Nanaimo dog owner on the trail to ban choke chains

NANAIMO – Near-death experience of beloved Rottweiler has prompted Judy Rozsas to seek a bylaw banning dog devices from municipal dog parks.

Judy Rozsas shows off injuries she suffered while trying to free her dog Angel from the choke collar she and another dog became entangled in while playing at the Beban off-leash dog park. Rozsas is now advocating for a ban on the collars after her dog passed out from strangulation in the mishap.

Judy Rozsas shows off injuries she suffered while trying to free her dog Angel from the choke collar she and another dog became entangled in while playing at the Beban off-leash dog park. Rozsas is now advocating for a ban on the collars after her dog passed out from strangulation in the mishap.

A Nanaimo resident wants to see choke chains, designed to control and train dogs, banned from dog parks after a horrific experience that almost killed her Rottweiler and injured another dog.

Judy Rozsas and her 18-month-old Rotty, Angel, were leaving the Beban dog park July 8 when one of Angel’s friends, a young Great Pyrenees, arrived. They decided to re-enter the park for a few extra minutes of playtime.

Within a minute, both dogs were panicked, struggling violently with each other and shrieking in pain.

“I usually take the choke chain collar off in the park, but because this was just going to be a couple of minutes of play I second-guessed it,” said Rozsas. “Then they got locked up while playing. I heard what sounded like a vicious fight and I turned and could tell they weren’t fighting. Instantly I knew it was the chain and I began to yell.”

The Pyrenees got its teeth stuck in the chain and struggled to release itself by twisting. With each twist, the chain wrapped tighter and tighter around Angel’s throat.

In less than a minute, the Rottweiler’s eyes rolled back into its head, unconscious as her playmate dragged her. Rozsas tried to separate them and during the struggle was inadvertently bitten in the hand. She could end up losing the tip of her finger.

With the Pyrenees pinned to prevent further movement, Rozsas doesn’t remember exactly what happened next, but at some point a Good Samaritan entered the fray and separated the dogs.

“I’m calling him my hero,” said Rozsas. “I guess he had a chance to untwist Angel, unwrap her from the chain. That gave him some slack in the chain to slide it off the other dog’s mouth.”

Upon seeing Angel choked out, Rozsas felt certain she was going to have to call her husband to pick up the dog’s body.

“I watched my dog dying in front of me and based on other situations like this when choke chains are involved, the dog dying is typical,” she said.

Both dogs made a full recovery, but Rozsas wants other dog owners who use choke chains to be aware of the danger.

Bonnie Hussell, floor supervisor at Dog n’ Suds dog daycare in Nanaimo, said she is aware of several instances where choke chains inadvertently killed dogs. Dog n’ Suds has a no-choke chain policy for its customers.

“Choke chains can be quite dangerous even if the dog is by itself,” said Hussell. “It can easily get hung up on something and choke itself to death and I’ve heard of several different incidents of this happening.”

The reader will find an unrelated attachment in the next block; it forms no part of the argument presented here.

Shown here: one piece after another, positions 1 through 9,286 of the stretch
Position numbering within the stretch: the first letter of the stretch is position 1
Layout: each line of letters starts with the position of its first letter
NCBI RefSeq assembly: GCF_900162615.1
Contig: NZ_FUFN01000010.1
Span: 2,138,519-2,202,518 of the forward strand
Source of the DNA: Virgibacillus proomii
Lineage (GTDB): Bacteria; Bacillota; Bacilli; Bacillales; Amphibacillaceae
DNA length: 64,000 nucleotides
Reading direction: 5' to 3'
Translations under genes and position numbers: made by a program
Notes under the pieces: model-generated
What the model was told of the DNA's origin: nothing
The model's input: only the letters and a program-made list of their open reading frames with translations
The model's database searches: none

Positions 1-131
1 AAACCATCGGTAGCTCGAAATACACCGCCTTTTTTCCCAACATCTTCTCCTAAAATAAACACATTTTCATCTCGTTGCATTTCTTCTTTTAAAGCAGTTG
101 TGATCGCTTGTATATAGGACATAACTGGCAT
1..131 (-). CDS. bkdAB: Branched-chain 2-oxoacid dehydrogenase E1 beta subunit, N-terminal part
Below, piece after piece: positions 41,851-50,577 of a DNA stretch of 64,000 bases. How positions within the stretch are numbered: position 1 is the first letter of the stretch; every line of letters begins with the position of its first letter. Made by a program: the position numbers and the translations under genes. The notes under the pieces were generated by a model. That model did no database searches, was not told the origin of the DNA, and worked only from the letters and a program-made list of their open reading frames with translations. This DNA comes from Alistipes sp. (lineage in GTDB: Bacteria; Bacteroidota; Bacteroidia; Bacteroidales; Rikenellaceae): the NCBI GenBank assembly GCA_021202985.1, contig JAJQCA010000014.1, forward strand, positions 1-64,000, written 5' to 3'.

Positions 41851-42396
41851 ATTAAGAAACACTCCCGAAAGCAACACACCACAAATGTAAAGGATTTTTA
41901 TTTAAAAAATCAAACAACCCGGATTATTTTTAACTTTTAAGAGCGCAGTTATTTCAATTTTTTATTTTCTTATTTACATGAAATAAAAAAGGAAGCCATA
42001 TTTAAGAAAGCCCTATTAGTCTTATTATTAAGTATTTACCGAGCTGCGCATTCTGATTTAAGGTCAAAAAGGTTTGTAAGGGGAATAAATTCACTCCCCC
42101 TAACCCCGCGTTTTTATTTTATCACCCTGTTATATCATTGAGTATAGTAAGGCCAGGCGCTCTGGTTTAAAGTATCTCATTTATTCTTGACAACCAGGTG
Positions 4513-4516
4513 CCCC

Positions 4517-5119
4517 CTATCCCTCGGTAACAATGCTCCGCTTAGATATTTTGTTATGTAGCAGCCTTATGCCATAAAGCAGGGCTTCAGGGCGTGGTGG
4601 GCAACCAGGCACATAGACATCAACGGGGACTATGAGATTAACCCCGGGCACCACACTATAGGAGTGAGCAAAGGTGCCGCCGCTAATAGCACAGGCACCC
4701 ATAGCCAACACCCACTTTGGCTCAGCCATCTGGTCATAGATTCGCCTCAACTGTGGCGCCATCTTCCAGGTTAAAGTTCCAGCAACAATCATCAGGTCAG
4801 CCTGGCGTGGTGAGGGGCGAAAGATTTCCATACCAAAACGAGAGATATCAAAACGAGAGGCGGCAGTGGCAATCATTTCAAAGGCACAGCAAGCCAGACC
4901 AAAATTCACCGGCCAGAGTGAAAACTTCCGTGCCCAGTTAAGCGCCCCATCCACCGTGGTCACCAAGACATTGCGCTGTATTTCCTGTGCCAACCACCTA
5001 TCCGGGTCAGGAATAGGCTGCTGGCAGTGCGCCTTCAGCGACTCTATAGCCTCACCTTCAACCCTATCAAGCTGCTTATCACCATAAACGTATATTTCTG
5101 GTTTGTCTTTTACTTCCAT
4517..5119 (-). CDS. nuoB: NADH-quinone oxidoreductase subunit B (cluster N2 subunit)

Choke chains are designed as a training tool to get dogs to respond to commands. Unsupervised, the loops in the chain as well as the larger rings at the ends pose a danger.

Hussell added there safer, more effective devices on the market to trains dogs, but if choke chains are used, they should not be left on a dog unsupervised and should be used with caution.

“I think a bylaw would be awesome, or at least some kind of education campaign,” she said.

Joan Havers, who uses a flat collar on her dog Jackson, had a similar experience at Beban dog park. Jackson was playing with a friend who got twisted up in his collar, causing the Lab-shepherd cross to asphyxiate.

“His eyes rolled back in his head, it was terrifying,” said Havers, adding Jackson also recovered from his ordeal. “Fortunately it was a quick-release collar and we got them separated. I just feel like this should be out there. I’m told this is rare, but is it rare only because they aren’t reported and these incidents are happening more often? Who knows?”

Jeff Ritchie, Nanaimo’s senior manager for parks, said Angel’s experience is the first he is aware of at a designated dog park in the city, and that implementing a bylaw banning choke chains would be difficult, but not out of the question.

“At this point we’re not considering any restrictions at our dog parks and the reason for that is we just don’t have that kind of control,” said Ritchie. “I’m not sure how we would even enforce it. If it’s as dangerous as it appears to be, I would think a governing body or dog association, whatever that might be, would be the source for banning these collars, if it is in fact a problem.”

If choke chains were banned in municipal dog parks, people would still be free to use them everywhere else, he said, adding he will investigate further.

Rozsas said she will work toward a ban on choke chain collars in Nanaimo dog parks and wants to launch a public-awareness campaign to alert dog owners of the dangers.

“I’m in mission-mode to make sure that I do what I can to get the [dogs’] voices heard. They can’t tell us they don’t want to wear these things so I’m going to be their voice,” she said. “If Angel could tell her friends to not let her owners put these chains on them she would, so I’m going to be her voice and I’m not going to shut up until I get it done.”

reporter2@nanaimobulletin.com